Should Judge Childs emerge as the nominee to replace Justice Breyer, who announced last month that he planned to retire, she would most likely draw at least some bipartisan support. After President Barack Obama nominated her to her current post on the U.S. District Court in South Carolina in 2009, the Senate confirmed her through a voice vote.
Senator Lindsey Graham, Republican of South Carolina, who supported Judge Childs in that nomination and has heaped praise on her since her name emerged as a candidate for the Supreme Court, said he had told the White House that she could get the support of at least 10 Republicans in the evenly divided Senate. “I am confident that if Michelle Childs was chosen and did well at the hearings, which I think she would, that 60 votes-plus would be in play,” Mr. Graham said.
Her most high-profile rulings from the federal bench show her leanings on sensitive topics of national resonance and consequence.
In 2014, she ruled in favor of two women who sued the state to have their marriage, which had been performed in Washington, D.C., recognized in South Carolina. In the case, Bradacs v. Haley, Judge Childs found that the couple had “articulated a constitutionally protected, fundamental liberty interest in the right to marry,” and that the state’s failure to recognize the marriage was unconstitutional. The ruling, while narrow, was one of a pair that effectively gutted the state’s same-sex marriage ban.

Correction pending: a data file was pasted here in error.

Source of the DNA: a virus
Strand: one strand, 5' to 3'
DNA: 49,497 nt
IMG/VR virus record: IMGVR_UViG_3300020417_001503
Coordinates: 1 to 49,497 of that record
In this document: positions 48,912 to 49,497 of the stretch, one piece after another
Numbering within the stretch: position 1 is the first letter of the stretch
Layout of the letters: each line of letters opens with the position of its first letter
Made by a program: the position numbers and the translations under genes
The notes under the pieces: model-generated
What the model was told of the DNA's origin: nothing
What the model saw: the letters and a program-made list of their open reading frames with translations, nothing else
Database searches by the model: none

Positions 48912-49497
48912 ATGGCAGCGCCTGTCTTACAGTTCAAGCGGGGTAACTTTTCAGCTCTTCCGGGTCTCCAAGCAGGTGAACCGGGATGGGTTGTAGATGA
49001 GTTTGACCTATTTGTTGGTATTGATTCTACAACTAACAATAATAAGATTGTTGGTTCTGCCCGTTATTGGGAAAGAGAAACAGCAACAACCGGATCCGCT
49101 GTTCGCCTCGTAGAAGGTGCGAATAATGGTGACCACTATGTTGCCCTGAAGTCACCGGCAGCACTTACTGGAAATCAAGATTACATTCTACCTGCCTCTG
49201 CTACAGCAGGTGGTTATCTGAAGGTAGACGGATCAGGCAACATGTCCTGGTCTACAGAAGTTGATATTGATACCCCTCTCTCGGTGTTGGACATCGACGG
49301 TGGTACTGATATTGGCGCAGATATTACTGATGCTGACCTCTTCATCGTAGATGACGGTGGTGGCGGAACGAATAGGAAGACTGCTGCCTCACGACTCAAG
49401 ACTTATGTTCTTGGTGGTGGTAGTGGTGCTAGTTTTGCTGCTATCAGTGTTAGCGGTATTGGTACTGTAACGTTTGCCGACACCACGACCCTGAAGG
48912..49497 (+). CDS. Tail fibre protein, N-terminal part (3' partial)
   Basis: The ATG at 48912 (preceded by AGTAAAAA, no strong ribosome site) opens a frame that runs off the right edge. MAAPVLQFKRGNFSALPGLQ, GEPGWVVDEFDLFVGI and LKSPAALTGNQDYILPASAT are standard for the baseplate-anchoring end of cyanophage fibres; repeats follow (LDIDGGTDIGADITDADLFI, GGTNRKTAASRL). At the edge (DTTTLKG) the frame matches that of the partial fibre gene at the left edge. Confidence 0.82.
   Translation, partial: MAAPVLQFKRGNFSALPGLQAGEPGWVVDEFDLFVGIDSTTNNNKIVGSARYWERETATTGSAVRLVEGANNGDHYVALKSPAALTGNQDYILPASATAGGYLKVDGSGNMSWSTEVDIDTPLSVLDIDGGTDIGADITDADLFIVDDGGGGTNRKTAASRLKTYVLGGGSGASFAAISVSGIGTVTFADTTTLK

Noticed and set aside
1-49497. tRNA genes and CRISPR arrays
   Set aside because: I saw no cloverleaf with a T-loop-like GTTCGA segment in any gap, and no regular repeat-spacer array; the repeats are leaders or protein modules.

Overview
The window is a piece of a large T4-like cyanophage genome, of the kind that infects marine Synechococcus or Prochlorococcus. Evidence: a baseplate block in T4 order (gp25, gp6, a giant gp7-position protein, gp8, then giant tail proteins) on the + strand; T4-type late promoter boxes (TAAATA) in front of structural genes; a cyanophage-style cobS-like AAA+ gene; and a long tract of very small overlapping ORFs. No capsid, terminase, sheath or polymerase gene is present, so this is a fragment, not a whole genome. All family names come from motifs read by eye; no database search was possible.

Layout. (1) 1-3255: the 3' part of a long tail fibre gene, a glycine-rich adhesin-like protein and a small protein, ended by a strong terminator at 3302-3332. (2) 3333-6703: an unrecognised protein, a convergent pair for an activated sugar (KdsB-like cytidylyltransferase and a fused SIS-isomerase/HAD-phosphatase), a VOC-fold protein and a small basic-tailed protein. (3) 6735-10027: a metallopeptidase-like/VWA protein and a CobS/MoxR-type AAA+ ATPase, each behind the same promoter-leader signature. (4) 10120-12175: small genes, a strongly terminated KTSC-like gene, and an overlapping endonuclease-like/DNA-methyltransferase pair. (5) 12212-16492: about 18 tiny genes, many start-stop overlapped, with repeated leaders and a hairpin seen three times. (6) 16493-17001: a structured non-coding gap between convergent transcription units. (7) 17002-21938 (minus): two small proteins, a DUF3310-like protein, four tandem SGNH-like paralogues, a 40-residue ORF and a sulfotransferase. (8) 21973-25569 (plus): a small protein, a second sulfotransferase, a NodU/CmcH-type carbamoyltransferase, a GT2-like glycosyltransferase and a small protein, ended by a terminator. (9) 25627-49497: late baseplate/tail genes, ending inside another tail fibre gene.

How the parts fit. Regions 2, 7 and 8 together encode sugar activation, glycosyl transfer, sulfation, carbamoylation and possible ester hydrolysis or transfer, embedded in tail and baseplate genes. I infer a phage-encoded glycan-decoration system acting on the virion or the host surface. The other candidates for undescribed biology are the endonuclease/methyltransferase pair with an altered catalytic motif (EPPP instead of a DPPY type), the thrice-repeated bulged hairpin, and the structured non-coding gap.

In 2020, Judge Childs struck down a South Carolina rule that would have required a witness to sign absentee ballots, potentially making it harder to vote, particularly during the coronavirus pandemic. In granting a preliminary injunction, which was later largely struck down by the U.S. Supreme Court, Judge Childs rejected an argument from state officials that the witnesses could aid in potential investigations of voter fraud. The argument, she wrote, “is undercut by an utter dearth of absentee fraud.”
In December, Mr. Biden announced he would nominate Judge Childs to the federal appeals court for the District of Columbia Circuit, a frequent staging ground for potential Supreme Court justices. Her confirmation hearing was postponed after the White House confirmed that Judge Childs was under consideration for the Supreme Court.